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Review: Bloodshot #3

Bloodshot #3

Break out the popcorn before Bloodshot hits the big screen and witness the supersoldier unleashed in Bloodshot #3!

The origin issue of Eidolon, Bloodshot’s greatest nemesis in the making!

I’m going to go out on a limb and assume you’ve seen a popcorn action movie of some kind. The kind where you can walk in and just turn your brain off, munch some snacks and drink a Coke. You really don’t need to think about too much other than just enjoying what’s happening in front of your eyes. You know exactly what you’re getting, and the film delivers in every aspect.

The reason this is relevant is that this comic is as popcorn as they come. Now that’s not necessarily a bad thing, as long as your expectations are in the right place. Gone is the character-driven series penned by Jeff Lemire. His work is acknowledged within Bloodshot #3. That answers one of the questions I had with this series. That’s surrounding where the book fits in the character’s continuity.

Tim Seeley continues his breakneck pace for the third issue, moving the plot along in a swift manner that allows him to use every page within the comic to further the plot, whilst only barely fleshing out one or two of the supporting cast. The end result of this is a comic that focuses more on the visualization of the writer’s vision and the furtherance of the plot than the characters within the comics pages.

Seeley is joined by artist Brett Booth, inker Adelso Corona, colorist Andrew Dalhouse, and letterer Dave Sharpe, none of who seem to have wasted any energy or talent in moving the book along. The state of Bloodshot throughout this book is wonderfully uncomfortable as we see Bloodshot’s physical degradation reach new highs (or lows) as the character comes face to face with a new enemy who really tests the limits of Bloodshot’s powers. the art work for this sequence is messy (for clarification, I am not saying that messy is a bad thing in the case) and just oozes pain and suffering as you’re reading the comic.

Once again, this is a fairly straight forward and simple comic book story. It’s the epitome of a popcorn comic, but it does its job very well. At entertain rip through another twenty odd pages in the series that’ll likely wrap up eaely next year, conveniently just in time to be released in a trade. If you want some high octane action in your comic books, then you really can’t go wrong with this series. Each issue has been popcorn comics at its finest.

It’s a very fun book, and sometimes that’s all a comic needs to be.

Story: Tim Seeley Art: Brett Booth
Ink: Adelso Corona Color: Andrew Dalhouse Letterer: Dave Sharpe
Story: 8.9 Art: 9.1 Overall: 9.2 Recommendation: Buy

Valiant provided Graphic Policy with a FREE copy for review

Review: Zindan #4

Zindan #4

When you have no options left, what do you do? Where do you turn? How do you go forward? These are the questions when it seems there’s no hope, that you must answer for yourself. When it seems as though you have no light guiding your dark days. If you grew up in a religious family, you would hear sayings that stoked your faith. From my Roman Catholic Filipino mother, I would hear “God will only put us through those things that make us better”.

From my Trinidadian Muslim father, I would hear “And He will provide him from he never could imagine. And whosoever puts his trust in Allah, then He will suffice him. Verily, Allah will accomplish his purpose. Indeed, Allah has set a measure for all things.” Faith gives us a vision where our eyes cannot guide us as we cannot see the future, but we can ask for a greater being to look out for us. We must remember these things when life throws us those curve balls we never saw coming. In the fourth issue of Zindan, Timur and Zain are still trying to pickup the pieces after an unfathomable betrayal.

We find the Shah of Punjab returning to his palace in Lahore, with this capital brimming with intrigue and hungry peoples lining the streets, as they revel in the victory, they had over the Ansaars, not knowing Zain and Timur are waiting in the shadows. We also find Tara and her companions fighting their way through the Shah’s men in the desert, trying to equalize the damage his men unleashed on the Ansaars. We also are taken to Herat, where Zain and Timur are being hunted by Tatar soldiers, as the betrayal they suffered in the last issue has left the brothers with few options. By issue’s end, as Timur finds a moment of solace only for it to be interrupted by the Tatar soldiers who are there to end the Last of the Ansaars.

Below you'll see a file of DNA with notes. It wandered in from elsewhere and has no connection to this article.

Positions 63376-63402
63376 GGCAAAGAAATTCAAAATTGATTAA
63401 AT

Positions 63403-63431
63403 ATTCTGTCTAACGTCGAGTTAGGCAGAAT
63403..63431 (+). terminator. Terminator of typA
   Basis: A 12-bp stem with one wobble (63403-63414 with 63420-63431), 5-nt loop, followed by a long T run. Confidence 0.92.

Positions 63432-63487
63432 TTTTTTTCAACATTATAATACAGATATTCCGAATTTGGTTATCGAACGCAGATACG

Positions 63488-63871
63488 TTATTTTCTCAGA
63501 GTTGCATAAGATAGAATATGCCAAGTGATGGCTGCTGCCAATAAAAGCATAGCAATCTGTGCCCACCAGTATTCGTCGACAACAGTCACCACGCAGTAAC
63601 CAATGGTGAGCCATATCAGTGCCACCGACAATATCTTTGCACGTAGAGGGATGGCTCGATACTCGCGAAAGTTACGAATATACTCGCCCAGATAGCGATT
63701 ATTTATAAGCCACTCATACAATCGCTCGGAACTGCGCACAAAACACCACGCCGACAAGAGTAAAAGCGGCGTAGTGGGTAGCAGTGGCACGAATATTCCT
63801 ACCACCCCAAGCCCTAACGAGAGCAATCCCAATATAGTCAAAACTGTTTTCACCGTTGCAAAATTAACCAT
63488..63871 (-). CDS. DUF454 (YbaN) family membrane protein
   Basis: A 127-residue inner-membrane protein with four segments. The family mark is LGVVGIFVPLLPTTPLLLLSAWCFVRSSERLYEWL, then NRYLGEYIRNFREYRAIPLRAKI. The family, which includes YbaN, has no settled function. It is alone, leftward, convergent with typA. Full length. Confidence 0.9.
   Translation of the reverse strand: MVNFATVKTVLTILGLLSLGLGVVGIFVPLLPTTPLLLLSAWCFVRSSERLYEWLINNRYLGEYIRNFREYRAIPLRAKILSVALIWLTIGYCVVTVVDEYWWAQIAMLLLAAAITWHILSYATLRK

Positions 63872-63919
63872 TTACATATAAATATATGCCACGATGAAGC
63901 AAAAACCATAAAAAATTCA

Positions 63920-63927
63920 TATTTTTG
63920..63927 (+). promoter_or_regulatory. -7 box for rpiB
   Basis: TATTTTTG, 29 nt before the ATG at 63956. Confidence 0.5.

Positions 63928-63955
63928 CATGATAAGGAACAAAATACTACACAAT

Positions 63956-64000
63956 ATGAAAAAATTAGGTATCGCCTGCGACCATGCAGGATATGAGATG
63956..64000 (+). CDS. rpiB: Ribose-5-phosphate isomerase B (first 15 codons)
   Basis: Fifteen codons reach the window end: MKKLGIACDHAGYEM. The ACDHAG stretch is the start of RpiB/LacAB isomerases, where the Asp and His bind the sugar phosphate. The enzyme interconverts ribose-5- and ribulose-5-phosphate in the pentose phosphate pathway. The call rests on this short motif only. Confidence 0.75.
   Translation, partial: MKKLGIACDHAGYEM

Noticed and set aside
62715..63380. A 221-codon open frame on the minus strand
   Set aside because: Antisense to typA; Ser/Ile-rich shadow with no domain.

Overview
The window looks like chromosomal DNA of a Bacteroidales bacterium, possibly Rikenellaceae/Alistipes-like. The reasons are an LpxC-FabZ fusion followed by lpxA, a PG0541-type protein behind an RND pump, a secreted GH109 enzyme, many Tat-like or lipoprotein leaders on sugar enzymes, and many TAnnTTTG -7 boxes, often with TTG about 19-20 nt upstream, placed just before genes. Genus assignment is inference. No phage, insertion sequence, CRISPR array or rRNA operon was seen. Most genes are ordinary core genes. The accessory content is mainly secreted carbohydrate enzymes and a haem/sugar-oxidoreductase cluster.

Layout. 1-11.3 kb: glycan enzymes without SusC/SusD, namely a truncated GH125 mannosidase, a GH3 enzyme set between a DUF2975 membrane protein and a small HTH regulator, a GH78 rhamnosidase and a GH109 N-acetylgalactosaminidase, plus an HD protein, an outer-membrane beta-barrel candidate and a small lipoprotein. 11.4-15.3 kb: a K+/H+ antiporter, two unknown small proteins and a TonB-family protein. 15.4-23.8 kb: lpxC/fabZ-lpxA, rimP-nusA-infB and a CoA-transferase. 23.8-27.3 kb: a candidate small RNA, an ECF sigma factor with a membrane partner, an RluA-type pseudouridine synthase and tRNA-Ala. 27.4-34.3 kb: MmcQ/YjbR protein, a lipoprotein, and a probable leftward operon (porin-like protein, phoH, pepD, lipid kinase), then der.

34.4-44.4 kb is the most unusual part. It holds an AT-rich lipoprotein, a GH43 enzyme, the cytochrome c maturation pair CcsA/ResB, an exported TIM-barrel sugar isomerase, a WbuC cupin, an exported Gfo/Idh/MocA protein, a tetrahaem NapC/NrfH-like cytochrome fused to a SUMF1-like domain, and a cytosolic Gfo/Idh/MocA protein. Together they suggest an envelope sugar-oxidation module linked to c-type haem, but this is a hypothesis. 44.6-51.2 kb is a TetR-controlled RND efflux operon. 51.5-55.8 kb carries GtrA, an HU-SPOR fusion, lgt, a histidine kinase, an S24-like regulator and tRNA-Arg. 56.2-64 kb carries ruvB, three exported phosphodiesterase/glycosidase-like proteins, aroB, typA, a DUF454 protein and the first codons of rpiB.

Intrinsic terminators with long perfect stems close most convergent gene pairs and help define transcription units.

Overall, an excellent issue that gives fans a complex world where the heroes look like the people of color this mythology is built on. The story by Omar Mirza is well developed and well characterized. The art by the creative team is gorgeous. Altogether, an installment that proves Mirza is an expert storyteller.

Story: Omar Mirza
Art: Sajad Shah, Adelso Corona, Mostafa Moussa, La Beau Underwood, Bryan Valenza, Jessica Jimerson, Alonso Espinosa, Roberto Vargas,
and Joe Weems
Story: 10 Art: 9.5 Overall: 9.6 Recommendation: Buy

Review: Bloodshot #2

Bloodshot #2

Bloodshot’s enemies are closing in. Can he unleash all of his abilities in time to survive in Bloodshot #2?

The supersoldier is no stranger to war, but this is a whole new kind of enemy…

And who is the mysterious masked woman called Eidolon?!

I’m not going to bother writing too much of a preamble to this book. I feel that it would be a disservice to a comic that’s a high octane thrill ride to pad out the review with an anecdote at the beginning.

Well, pad it out any more than I have done.

Bloodshot #2 is as close to an action movie in comic form as you could possibly get. There’s a lot going in this book that propels the plot along far faster than we typically see in a comic today. In comparison to books from twenty years ago when a single issue would often tell a long story. The pace of the book will take you off guard. Tim Seeley just doesn’t give you a chance to breathe. And for the most part that breathlessness works very well. Perhaps the only time where it doesn’t is at the very beginning when Bloodshot is in the air. The previous issue had him bloodied on the ground. Because it’s not integral to the plot as a whole after the second panel, I ended up just enjoying the art in the panel and moving on.

Seeley is joined by artist Brett Booth, inker Adelso Corona, colorist Andrew Dalhouse, and letterer Dave Sharpe. They all seem to follow the principle of moving the comic as swiftly as possible. The artists do this with some very clean and vibrant artwork. There’s a touch of the uncomfortable as Bloodshot seems to melt for a couple of panels. It’s for a reason, thankfully.

We find out precious little about Eidolin, the character teased in the preview text other than her capabilities. That’s pretty par for the course, I suppose. As is the disproportionate amount of action scenes in the book. That’s not entirely a bad thing when you’ve got these artistic chops on the book.